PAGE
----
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Posted July 18, 2009 | Copyright © The Northern Virginia Daily
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Taylor Hotel may be condemned
City gives owner 30 days to submit improvement plan
By James Heffernan -- firstname.lastname@example.org
WINCHESTER -- The old Taylor Hotel on the downtown mall fits the city's definition of a "blighted property" and could be condemned if the owner fails to submit a plan for its improvement within 30 days.
In a letter Wednesday to developer Denver Quinnelly, Winchester Zoning and Inspections Administrator Vince Diem cites the property's "unfit and uninhabitable condition," including broken windows, a partial roof, lack of certain utilities and temporary support for the walls and balcony.
One of Quinnelly's companies, Lafayette Plaza LLC, bought the property at 119-129 N. Loudoun St. in 2007, with plans to convert it into a mix of upscale shops and condominiums. Soon after, the building's roof collapsed. The structure still sits vacant, and in March it was deemed unsafe by the city fire marshal.
Quinnelly said in a Friday e-mail that he had not yet received the letter, but has contacted the city and asked for a copy.
"After I receive the letter we plan to set up a meeting with the City to discuss what it means and our options and proposals and try to work toward an acceptable solution," he said.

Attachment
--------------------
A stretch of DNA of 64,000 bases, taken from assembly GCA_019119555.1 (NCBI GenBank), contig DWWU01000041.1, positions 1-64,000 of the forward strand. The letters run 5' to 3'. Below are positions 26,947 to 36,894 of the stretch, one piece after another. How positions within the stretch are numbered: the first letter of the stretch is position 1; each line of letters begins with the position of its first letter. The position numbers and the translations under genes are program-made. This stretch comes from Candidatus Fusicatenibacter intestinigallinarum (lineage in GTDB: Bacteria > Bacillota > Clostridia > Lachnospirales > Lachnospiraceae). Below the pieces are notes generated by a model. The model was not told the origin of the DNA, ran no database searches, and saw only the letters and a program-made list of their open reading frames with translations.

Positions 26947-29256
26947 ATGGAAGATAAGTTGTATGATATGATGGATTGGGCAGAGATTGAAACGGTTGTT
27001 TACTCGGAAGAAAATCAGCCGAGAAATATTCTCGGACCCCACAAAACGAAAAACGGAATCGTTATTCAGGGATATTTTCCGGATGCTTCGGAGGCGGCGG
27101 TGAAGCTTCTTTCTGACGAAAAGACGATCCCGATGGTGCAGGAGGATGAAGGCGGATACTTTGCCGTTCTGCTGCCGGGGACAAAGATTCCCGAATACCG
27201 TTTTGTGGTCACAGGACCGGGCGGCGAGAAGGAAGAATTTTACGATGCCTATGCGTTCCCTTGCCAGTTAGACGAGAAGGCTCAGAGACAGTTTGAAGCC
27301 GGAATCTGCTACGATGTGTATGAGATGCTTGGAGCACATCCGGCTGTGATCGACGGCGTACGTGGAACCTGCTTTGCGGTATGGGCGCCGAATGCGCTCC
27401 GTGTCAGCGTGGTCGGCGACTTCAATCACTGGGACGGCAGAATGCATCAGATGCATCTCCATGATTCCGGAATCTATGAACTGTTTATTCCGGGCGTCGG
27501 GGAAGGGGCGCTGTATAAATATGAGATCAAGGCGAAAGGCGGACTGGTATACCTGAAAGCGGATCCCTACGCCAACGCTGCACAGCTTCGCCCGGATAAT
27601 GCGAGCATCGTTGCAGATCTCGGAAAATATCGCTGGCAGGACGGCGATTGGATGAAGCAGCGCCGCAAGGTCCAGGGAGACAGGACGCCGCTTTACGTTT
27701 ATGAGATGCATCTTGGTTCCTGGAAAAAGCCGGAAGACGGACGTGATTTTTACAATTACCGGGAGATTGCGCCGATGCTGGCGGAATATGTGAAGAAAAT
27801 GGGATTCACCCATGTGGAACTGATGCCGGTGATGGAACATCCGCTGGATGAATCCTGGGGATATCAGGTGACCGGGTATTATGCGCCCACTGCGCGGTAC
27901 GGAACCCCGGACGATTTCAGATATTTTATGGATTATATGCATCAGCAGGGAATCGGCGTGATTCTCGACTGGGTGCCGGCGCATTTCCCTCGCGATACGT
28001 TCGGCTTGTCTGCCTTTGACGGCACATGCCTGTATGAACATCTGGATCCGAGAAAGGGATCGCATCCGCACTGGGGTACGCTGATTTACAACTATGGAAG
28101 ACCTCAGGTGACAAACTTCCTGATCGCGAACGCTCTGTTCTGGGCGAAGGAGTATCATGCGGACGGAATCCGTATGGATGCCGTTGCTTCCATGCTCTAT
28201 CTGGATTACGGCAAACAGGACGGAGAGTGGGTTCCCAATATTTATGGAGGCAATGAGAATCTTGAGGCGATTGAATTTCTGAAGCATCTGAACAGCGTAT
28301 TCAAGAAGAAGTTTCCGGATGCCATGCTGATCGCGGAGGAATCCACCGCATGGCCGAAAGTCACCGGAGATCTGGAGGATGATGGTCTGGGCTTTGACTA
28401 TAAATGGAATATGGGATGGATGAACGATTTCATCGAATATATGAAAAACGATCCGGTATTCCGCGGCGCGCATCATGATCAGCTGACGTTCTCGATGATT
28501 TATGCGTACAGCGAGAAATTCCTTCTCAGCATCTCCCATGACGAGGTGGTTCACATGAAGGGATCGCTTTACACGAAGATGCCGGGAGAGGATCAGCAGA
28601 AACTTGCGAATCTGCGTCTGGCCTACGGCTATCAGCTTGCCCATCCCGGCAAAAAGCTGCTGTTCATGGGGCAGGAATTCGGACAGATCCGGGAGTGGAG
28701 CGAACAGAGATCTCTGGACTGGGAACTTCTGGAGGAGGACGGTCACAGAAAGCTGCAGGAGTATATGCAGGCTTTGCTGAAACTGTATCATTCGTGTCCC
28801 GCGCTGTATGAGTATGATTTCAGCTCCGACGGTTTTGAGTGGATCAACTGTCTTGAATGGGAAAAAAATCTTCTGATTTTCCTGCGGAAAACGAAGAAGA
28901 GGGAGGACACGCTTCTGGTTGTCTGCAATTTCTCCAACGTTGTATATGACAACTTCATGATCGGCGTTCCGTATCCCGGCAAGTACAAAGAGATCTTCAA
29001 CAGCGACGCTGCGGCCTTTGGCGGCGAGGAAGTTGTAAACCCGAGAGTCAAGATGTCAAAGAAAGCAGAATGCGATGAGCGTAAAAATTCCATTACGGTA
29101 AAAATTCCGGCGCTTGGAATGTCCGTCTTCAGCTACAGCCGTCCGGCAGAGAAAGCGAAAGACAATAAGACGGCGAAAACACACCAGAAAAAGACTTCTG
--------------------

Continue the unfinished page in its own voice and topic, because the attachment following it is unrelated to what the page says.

Lafayette Plaza LLC is currently working with the Virginia Housing Development Authority to obtain financing for the restoration project, Quinnelly said, adding that he met with VHDA officials and Winchester Economic Redevelopment Director Jim Deskins about two months ago. The process could take up to six months, he said.
Quinnelly said another solution may involve tearing down the building, which would satisfy the city's concerns about blight.
The letter states that if Quinnelly fails to respond within 30 days with an acceptable spot abatement plan, the property would be declared blighted by ordinance.
According to recent amendments to the city code, the local government may exercise its powers of eminent domain to "hold, clear, repair, manage or dispose" of any blighted property at the owner's expense. The city may also choose to sell it to another developer.
Quinnelly has fallen on hard times since Ricketts Construction Co. Inc. went belly-up in late 2007.
In April, a bank foreclosed on seven of his unfinished residential subdivisions in the region, including Cedar Valley, a planned commercial and residential community on 82 acres along U.S. 11 north of Strasburg.
Another of his projects, the mixed-use Russell 150 development off U.S. 522 in Frederick County, which is slated to connect with Winchester's Tevis Street corridor, has stalled pending the completion of a four-lane flyover bridge across Interstate 81.
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